Jury Finds Afghan Family Guilty in Honor Killings

Sara J Dufort

While honor killings are tolerated in Middle Eastern countries, a Canadian jury found three members of an Afghan family guilty of first-degree murder. Mohammad Shafia, his wife Tooba Yahya, and their son Hamed, allegedly killed their three teenage sisters and Shafia’s first wife because they dishonored the family by ignoring disciplinary rules on clothing, dating, and socializing.

The sentences that the family members received require an automatic life sentence in Canada, with no chance of parole for 25 years. The defendants continue to maintain their innocence, however, Superior Court Judge, Robert Maranger, argued that the evidence clearly supported the conviction. “It is difficult to conceive of a more heinous, more despicable, more honor-less crime,” Maranger said. “The apparent reason behind these cold-blooded, shameful murders was that the four completely innocent victims offended your completely twisted concept of honor … that has absolutely no place in any civilized society.”

The case that the prosecution laid out against Shafia, his wife, and son paints the picture of a premeditated murder, which the family staged to look like an accident afterwards. The bodies of the victims were found in a car, submerged underwater in a canal in Kingston, Ontario. The defense on the other hand, tried to argue that the deaths were accidental. They argued that the victims were out joy riding, when it went terribly wrong.

The problem with the defense’s case is that wiretaps and mobile phone records from the household were brought into court where Shafia is heard calling his daughters treacherous whores and invoked the devil to defecate on their graves. “There can be no betrayal, no treachery, no violation more than this,” Shafia said on one recording. “Even if they hoist me up onto the gallows … nothing is more dear to me than my honor.”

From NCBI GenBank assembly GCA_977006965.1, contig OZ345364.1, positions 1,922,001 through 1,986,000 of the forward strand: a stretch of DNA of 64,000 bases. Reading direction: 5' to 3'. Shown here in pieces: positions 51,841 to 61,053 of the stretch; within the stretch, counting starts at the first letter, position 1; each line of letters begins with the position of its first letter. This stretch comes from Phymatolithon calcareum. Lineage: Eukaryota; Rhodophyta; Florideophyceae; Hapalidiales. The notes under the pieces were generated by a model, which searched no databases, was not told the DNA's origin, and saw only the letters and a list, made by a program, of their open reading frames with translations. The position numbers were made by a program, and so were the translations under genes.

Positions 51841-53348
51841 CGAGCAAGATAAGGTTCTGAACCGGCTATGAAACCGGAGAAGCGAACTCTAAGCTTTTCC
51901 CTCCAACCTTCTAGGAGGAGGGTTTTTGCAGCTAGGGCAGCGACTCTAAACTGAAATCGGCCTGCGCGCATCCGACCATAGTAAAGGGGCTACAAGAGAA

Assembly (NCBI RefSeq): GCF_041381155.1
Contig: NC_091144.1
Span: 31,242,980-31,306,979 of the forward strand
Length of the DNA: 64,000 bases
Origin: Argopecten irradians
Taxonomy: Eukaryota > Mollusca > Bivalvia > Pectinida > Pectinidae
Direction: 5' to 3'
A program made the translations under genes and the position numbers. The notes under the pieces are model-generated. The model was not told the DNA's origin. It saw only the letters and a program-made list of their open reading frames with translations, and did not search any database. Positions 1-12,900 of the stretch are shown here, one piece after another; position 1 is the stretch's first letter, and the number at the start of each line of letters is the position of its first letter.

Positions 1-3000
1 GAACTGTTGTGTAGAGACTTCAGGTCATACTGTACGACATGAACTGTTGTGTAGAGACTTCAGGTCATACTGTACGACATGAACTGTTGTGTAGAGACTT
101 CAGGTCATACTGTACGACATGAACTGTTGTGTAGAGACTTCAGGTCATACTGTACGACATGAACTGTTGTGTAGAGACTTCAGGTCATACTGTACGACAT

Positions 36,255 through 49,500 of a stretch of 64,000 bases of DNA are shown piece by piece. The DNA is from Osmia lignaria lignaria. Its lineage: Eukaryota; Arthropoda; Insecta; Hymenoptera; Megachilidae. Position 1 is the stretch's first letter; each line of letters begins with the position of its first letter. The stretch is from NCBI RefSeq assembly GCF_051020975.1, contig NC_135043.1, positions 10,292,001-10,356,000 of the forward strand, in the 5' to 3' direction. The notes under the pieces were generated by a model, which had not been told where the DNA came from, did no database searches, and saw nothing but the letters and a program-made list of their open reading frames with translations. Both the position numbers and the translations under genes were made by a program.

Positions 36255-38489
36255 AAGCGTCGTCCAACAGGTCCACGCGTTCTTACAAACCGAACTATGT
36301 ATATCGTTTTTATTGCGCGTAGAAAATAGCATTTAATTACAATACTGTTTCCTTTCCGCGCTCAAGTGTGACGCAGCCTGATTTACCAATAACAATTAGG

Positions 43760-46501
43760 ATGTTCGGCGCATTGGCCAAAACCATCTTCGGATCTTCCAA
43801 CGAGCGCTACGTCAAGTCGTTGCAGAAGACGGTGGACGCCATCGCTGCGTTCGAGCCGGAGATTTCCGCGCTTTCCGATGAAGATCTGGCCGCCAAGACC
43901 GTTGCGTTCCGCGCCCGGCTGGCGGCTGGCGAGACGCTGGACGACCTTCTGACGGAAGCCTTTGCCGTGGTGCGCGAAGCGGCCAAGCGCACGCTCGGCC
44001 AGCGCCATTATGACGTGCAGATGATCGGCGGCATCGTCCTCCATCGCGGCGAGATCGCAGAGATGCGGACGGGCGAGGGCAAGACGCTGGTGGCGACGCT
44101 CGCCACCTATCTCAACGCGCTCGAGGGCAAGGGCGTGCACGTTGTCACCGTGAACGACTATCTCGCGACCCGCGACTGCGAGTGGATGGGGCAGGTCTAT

By Shafia’s words, it is clear that he is not sadden by the death of his daughters, and is actually pleased that they are dead. While he never admitted to killing the four victims, his blatant disregard for his daughters and first wife show that there was motive for the crime.

The prosecutor, Gerard Laarhuis, welcomed the verdict. He stated that, “this verdict sends a very clear message about our Canadian values and the core principles in a free and democratic society that all Canadians enjoy and even visitors to Canada enjoy,” he said to cheers of approval from onlookers. The defense however, was clearly not pleased. Hamed’s attorney says that they will appeal the conviction, and believes that the other two defendant’s will as well.

All three defendants will serve their sentences in Canada, but, if they are released after the 25 years, they will most likely face deportation. “Criminal matters take precedence over immigration matters,” said Jacqueline Roby, spokesperson for the Canada Border Services Agency. “People who commit acts of violence are not welcome in Canada. Our doors aren’t open to criminals, but in every case, we have to wait until the sentences are served.”